Microsoft Pulls Sets From Windows 10 Redstone 5

Posted on June 27, 2018 by Mehedi Hassan in Windows 10 with 34 Comments

Microsoft is removing the new tabbed experience for windows in Windows 10. Dubbed Sets, the feature first debuted in Redstone 4, but it wasn’t ready in time for the release of the Windows 10 April 2018 Update. The update has been available in most of the recent Redstone 5 builds, but Microsoft is now pulling it with the latest Redstone 5 build. The feature will return with a future build, though t’s not clear whether it will return in time for the public release of Redstone 5.

The company isn’t stating the exact reason behind this move, although Sets was never supposed to arrive with Redstone 5. Microsoft has been pretty careful when talking about the timing of the release of new features like Sets, completely avoiding mentioning a specific release date. Sets is, however, a bit rough at this point in time. While some of Microsoft’s apps, including Office apps and File Explorer, work pretty well with Sets, a lot of the third-party apps and even some of Microsoft’s UWP apps don’t really go well with the new tabbed experience mainly because of the user-interface. Microsoft clearly has a lot of complications to overcome here.

“Thank you for your continued support of testing Sets. We continue to receive valuable feedback from you as we develop this feature helping to ensure we deliver the best possible experience once it’s ready for release. Starting with this build, we’re taking Sets offline to continue making it great. Based on your feedback, some of the things we’re focusing on include improvements to the visual design and continuing to better integrate Office and Microsoft Edge into Sets to enhance workflow,” said Microsoft’s Dona Sarkar.

Sets is part of a much larger, cross-device experience Microsoft is building for Windows 10. It is a key part of Windows Timeline, which is already available in the April 2018 Update, but there is a lot of work left to be done for the feature to be completely useable. Microsoft needs to effectively nail this feature, mainly because of the fact that it will otherwise dilute a core building block of the OS: the titlebar of applications.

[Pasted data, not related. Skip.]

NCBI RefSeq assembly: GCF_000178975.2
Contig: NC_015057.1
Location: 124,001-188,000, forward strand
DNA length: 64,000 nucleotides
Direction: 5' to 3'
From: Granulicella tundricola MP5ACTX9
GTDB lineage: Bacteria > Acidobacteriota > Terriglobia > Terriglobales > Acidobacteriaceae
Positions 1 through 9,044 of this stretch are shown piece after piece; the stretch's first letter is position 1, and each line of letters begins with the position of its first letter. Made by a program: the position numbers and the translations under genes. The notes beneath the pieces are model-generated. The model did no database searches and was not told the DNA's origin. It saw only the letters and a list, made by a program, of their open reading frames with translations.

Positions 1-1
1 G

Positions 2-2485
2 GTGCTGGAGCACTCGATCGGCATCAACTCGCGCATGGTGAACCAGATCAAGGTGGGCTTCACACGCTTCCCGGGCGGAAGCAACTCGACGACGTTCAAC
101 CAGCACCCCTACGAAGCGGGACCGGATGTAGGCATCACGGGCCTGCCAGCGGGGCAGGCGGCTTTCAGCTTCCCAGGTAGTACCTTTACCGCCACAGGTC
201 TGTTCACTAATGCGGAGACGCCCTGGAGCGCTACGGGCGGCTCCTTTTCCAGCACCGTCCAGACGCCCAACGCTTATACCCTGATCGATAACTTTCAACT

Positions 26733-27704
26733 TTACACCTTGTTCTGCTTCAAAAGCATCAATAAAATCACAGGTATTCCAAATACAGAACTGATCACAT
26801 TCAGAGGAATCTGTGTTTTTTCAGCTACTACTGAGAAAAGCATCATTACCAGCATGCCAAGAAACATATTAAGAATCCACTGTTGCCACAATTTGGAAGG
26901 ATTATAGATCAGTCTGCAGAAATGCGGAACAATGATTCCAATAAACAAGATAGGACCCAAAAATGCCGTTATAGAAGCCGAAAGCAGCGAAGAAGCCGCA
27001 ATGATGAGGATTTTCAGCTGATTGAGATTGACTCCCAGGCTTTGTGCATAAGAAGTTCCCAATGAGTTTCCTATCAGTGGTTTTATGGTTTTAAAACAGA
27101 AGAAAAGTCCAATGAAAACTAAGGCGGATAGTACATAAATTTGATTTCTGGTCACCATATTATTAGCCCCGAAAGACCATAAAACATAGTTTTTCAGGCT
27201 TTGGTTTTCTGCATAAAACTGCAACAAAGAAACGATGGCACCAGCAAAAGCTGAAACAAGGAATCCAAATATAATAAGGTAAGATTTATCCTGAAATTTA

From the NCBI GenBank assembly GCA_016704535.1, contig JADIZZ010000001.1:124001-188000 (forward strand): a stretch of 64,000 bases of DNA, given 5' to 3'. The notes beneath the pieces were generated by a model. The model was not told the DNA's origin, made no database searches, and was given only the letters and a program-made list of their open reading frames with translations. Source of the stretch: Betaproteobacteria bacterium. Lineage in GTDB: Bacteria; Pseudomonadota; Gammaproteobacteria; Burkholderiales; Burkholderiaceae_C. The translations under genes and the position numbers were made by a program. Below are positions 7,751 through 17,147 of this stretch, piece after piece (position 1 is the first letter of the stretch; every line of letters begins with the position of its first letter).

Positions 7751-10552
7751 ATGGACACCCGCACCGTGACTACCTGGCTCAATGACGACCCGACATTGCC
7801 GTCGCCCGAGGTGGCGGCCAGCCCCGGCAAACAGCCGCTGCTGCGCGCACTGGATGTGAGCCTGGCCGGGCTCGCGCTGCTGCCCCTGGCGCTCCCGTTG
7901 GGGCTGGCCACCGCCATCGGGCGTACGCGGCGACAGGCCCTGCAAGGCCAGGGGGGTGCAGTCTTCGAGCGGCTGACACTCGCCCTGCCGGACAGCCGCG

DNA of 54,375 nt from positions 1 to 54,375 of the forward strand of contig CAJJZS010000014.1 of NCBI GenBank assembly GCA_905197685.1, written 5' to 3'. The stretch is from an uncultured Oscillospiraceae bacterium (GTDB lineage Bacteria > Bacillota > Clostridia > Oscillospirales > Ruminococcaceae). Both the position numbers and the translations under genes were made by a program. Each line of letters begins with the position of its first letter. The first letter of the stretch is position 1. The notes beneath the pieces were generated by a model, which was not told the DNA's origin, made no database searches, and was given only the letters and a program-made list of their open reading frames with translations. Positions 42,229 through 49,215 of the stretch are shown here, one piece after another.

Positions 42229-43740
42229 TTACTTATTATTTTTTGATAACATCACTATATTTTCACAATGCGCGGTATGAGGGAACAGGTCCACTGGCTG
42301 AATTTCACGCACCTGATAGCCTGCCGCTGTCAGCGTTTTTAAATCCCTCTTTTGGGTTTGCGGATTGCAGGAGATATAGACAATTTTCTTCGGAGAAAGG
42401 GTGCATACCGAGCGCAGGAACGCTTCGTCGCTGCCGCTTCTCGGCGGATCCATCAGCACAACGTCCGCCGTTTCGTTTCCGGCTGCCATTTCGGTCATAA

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Comments (40)

40 responses to “Microsoft Pulls Sets From Windows 10 Redstone 5”

  1. davidblouin

    Good, this should shut the hell up of the professional complainers from complaining that Microsoft focus too much on adding more "useless feature" with each Redstone release since there is supposedly already way too much "useless feature" in Windows 10 and that the OS should be stripped down to their own need.

    So now they can all focus on complaining about how Microsoft haven't yet update that rarely ever use dialog box that date back more than, GASP , five years ago and didn't yet implement it into the setting app.

    We know they're just itching to start complaining that the setting app is too bloated with "useless feature"...

  2. seapea

    oh well. easy come, easy go.

  3. hrlngrv

    If Sets were the only major new feature, then 2018Q3 through 2019Q1 may be a wonderful time to release only cumulative updates. However, there's Edge to consider, and it looks like a fall 2018 upgrade would be needed for an Edge upgrade. No better reason for Edge to be unbundled from Windows, but if that made it easier NOT to use Edge, then MSFT just ain't gonna do it.

    FWLIW, this last build changed my Start menu's contents, so it seems MSFT is intent on giving me the Windows user experience MSFT wants me to have. Same goes for the browser experience MSFT wants me to have. If so, then semiannual upgrades are the new normal as they allow MSFT to reset pesky user customizations as often as MSFT can get away with.

  4. dcdevito

    We can't have nice things

    • hrlngrv

      In reply to dcdevito:

      With respect to Sets and Office, maybe we can't have both nice things. That is, Sets and Office's QAT (Quick Access Toolbar). Given what Sets eliminates, I have to wonder whether Windows and Office developer teams had any discussions. Commendable in a way if they didn't, and (if so) amusing that Windows changes get tabled.

  5. irfaanwahid